Talk about marketing gone really, really wrong.
A Toronto fashion boutique has come under fire thanks to a window display that echoes slavery and has major racial implications.
The display at the Yorkville store Eton of Sweden features two nooses (in what world is that ok?) hanging over a man's white shirt in a suitcase surrounded by cotton plants.
The image was first brought to the public's attention when the R&B group En Vogue posted a photo to their Facebook page on Thursday.
The display has reportedly been up for months but as far as we can tell, no one aside from the group took any notice. Group member Rhona Bennett also posted a photo of the display to her Instagram page.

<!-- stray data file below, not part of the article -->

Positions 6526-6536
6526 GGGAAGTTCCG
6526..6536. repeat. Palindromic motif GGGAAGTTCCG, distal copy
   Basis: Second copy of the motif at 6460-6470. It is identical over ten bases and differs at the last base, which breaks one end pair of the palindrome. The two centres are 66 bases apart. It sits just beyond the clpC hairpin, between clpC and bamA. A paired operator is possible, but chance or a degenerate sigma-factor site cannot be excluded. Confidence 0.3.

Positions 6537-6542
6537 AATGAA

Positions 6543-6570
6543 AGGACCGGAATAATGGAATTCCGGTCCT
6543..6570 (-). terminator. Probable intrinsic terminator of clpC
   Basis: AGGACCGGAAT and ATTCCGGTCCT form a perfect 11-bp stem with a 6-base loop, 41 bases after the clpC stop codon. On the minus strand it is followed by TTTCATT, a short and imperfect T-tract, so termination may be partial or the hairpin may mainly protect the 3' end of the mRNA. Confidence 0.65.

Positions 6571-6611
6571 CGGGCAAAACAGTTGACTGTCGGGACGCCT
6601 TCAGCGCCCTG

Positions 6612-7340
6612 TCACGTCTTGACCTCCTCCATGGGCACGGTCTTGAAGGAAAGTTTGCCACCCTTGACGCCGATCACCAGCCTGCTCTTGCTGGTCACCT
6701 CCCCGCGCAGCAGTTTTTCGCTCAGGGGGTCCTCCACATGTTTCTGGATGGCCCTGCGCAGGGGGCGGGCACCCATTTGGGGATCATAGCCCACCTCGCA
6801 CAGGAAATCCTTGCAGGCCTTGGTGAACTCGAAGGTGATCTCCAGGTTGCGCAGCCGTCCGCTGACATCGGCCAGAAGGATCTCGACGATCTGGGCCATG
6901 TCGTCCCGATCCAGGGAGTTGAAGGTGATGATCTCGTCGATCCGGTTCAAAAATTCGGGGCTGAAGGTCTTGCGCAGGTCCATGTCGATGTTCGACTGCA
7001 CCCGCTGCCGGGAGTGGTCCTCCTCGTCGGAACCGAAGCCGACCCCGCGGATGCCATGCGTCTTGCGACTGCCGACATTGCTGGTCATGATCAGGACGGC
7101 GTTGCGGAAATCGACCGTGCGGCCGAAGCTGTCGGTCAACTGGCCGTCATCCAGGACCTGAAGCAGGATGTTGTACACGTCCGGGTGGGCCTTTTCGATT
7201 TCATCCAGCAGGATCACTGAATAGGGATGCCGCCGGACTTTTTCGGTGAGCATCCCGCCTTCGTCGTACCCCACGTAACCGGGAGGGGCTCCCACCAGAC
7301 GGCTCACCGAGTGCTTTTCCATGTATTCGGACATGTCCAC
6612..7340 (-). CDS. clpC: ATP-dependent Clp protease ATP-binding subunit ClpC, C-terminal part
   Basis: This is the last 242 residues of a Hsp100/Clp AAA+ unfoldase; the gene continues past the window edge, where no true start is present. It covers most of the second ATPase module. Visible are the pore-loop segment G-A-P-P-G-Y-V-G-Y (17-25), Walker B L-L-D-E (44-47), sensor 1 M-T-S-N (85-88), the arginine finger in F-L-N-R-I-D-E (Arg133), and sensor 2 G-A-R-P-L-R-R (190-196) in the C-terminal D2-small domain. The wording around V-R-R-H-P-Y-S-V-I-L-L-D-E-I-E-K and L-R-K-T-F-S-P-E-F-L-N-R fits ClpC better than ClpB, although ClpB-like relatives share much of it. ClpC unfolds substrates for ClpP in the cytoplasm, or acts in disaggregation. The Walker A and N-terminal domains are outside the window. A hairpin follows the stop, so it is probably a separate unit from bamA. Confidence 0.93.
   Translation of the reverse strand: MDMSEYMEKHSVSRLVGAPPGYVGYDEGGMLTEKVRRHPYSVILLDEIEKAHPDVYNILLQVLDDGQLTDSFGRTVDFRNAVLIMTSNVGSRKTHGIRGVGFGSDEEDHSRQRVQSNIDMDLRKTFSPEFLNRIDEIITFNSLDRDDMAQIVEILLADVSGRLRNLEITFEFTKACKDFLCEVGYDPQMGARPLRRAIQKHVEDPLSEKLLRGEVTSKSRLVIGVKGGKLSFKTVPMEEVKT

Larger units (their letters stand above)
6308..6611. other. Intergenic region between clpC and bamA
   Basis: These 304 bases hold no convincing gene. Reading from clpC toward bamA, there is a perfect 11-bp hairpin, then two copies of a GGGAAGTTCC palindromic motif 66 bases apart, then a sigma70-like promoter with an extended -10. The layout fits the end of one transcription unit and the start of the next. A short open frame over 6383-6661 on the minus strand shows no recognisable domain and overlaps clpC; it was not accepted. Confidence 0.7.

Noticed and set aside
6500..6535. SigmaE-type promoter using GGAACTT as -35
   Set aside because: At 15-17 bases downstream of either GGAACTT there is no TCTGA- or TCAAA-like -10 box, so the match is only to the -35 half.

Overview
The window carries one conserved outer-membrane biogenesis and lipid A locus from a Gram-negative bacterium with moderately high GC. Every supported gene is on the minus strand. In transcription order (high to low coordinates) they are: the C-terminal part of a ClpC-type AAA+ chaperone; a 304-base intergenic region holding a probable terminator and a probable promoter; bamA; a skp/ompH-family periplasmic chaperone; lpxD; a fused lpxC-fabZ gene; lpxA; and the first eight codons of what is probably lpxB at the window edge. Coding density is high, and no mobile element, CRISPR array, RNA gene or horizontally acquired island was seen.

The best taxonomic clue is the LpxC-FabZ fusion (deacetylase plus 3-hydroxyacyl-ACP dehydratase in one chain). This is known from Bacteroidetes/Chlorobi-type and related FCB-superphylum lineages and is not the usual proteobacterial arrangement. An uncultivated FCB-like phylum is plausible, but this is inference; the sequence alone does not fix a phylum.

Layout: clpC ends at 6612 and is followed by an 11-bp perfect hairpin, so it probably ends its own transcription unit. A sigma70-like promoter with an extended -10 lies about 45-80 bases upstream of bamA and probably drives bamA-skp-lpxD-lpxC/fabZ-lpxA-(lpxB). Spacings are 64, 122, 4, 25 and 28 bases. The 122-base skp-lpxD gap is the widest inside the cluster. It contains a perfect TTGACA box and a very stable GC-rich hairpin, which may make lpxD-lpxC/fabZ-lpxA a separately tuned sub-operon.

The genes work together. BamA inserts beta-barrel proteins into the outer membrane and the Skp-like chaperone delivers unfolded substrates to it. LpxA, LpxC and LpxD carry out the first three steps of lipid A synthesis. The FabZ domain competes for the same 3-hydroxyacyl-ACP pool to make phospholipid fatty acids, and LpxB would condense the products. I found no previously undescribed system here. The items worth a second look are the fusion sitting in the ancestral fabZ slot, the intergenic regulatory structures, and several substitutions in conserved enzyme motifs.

"Ummm... Do you see??? What are they advertising for the Eton shop in Toronto, Canada?? #Yorkville," Bennett captioned the pic.
Unfortunately, this isn't the first time a retailer, or for that matter the fashion industry, has been racially and culturally insensitive.
Urban Outfitters has come under fire for selling "Jewish star" t-shirts and "Navajo" products while fashion editor Anna Dello Russo recently drew the public's ire by wearing a Native American headdress and calling it an "Ibiza hat." One of the most disturbing controversies this year was when a fashion blogger used a Jewish mausoleum as a backdrop for a photo shoot.
As a press time, representatives of Eton of Sweden haven't commented on the controversy.
Update: The company's North American sales director Chris Donohue told CityNews that the window display wasn't meant to be offensive. Rather it was meant to be "a whimsical display of a swing over a cotton field." The display will be taken down immediately.
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